Mark Lanegan gave the album its title. What’s the story behind that?
DULLI I named an EP of his years ago. It was just an offhand comment that I made. You know, like when the wind blows, and you kind of shiver? And I said, “Here comes that weird chill.” And he was like, “Hey, can I use that?” And I’m like, “Sure.” And then he put out an EP and I was like, “Oh, fuck! Cool.” So, loosely we were having a conversation, and he was like, “It’s sort of — you know, what do you like? How do you burn?” And I’m like, “What’d you say?” He goes, “How do you burn?” And I’m like, “…Can I use that?” He’s like, “Yeah, go ahead.” And, same thing. I think when I pressed him about it, that’s what he said. He was like, “What do you like? What turns you on? How do you burn?” And I loved that. And he had returned the favor, so to speak.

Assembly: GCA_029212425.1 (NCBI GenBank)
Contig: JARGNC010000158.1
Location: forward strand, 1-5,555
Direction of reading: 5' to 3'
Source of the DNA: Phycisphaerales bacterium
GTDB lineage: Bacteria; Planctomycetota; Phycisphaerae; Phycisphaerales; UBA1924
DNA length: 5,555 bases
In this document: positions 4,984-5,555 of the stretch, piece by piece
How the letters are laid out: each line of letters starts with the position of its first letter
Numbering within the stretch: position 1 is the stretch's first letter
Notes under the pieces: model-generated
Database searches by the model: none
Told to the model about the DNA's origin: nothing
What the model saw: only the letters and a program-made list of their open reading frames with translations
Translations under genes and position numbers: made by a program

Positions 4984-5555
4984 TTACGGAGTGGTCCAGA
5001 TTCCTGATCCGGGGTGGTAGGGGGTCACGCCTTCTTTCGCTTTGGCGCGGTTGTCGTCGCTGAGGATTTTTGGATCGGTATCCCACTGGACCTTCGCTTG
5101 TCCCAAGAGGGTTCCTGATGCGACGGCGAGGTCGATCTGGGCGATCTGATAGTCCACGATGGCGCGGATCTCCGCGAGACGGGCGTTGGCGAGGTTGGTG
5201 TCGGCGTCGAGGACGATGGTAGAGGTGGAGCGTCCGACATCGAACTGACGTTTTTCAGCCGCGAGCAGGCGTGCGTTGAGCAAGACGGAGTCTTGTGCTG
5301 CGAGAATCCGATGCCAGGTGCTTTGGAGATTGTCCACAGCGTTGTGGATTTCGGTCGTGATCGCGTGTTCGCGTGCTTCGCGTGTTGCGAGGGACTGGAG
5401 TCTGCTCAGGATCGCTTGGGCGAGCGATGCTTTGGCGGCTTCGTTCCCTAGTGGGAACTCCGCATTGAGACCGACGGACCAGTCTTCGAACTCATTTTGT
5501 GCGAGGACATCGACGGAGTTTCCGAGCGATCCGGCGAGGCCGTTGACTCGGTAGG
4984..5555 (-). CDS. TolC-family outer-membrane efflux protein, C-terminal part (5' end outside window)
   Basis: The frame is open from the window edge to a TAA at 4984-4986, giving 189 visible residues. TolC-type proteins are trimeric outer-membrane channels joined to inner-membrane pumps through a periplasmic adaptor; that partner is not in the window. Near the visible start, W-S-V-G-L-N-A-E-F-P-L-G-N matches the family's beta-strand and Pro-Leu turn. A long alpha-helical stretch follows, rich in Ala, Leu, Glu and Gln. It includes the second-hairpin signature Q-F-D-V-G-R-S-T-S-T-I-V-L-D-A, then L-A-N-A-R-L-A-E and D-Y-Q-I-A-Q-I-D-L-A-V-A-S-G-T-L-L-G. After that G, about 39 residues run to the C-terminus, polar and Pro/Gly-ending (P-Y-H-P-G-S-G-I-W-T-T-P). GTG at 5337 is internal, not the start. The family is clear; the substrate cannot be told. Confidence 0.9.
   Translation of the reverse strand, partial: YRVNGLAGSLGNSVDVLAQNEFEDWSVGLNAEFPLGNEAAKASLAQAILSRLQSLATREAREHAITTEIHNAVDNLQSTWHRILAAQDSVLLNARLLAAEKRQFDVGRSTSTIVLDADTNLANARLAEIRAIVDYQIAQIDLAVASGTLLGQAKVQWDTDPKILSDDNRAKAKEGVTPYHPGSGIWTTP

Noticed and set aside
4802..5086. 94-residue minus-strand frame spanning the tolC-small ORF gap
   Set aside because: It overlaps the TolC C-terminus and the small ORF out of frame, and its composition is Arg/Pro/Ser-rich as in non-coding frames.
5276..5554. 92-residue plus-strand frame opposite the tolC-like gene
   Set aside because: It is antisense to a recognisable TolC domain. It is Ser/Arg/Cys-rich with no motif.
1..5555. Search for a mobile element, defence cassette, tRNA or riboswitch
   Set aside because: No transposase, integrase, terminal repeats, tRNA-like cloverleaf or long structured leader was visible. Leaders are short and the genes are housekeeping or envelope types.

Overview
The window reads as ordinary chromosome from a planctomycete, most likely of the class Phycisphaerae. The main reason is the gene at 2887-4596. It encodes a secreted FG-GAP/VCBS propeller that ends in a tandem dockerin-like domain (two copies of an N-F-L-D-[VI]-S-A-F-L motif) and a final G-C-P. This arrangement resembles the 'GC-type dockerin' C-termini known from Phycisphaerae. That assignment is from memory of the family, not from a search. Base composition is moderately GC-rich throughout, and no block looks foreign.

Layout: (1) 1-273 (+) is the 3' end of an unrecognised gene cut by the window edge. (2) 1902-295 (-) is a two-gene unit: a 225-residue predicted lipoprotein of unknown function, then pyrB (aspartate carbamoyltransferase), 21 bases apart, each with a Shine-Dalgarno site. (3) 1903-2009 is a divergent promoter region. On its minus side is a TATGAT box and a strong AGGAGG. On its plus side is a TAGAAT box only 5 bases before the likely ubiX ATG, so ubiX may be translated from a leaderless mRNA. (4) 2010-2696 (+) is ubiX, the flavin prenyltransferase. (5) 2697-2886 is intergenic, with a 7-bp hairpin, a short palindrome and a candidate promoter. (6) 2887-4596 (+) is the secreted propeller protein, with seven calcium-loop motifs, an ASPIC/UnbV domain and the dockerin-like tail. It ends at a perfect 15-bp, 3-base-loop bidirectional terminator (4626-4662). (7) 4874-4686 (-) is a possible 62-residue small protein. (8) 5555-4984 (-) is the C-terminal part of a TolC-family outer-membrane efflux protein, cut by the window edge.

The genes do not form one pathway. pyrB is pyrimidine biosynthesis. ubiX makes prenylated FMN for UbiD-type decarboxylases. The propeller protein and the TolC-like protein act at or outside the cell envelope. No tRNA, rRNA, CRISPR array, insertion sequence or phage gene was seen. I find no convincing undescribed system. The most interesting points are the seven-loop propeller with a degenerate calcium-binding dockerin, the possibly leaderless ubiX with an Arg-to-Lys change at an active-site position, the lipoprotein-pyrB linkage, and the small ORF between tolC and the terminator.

That’s such a weird, interesting phrase. Is that just something he came up with?
DULLI: I guess so. I mean, Mark is a trippy dude. As I used to say when we toured together, “Sometimes you speak in tongues, dude.” So that was one of those moments that I’m just glad I was around for. I loved it. I wrote it down immediately, and I knew immediately it would be the name of the record. I loved it.
Friendship And Collaborations With Mark Lanegan (1989-2022)
How did you and Mark first meet?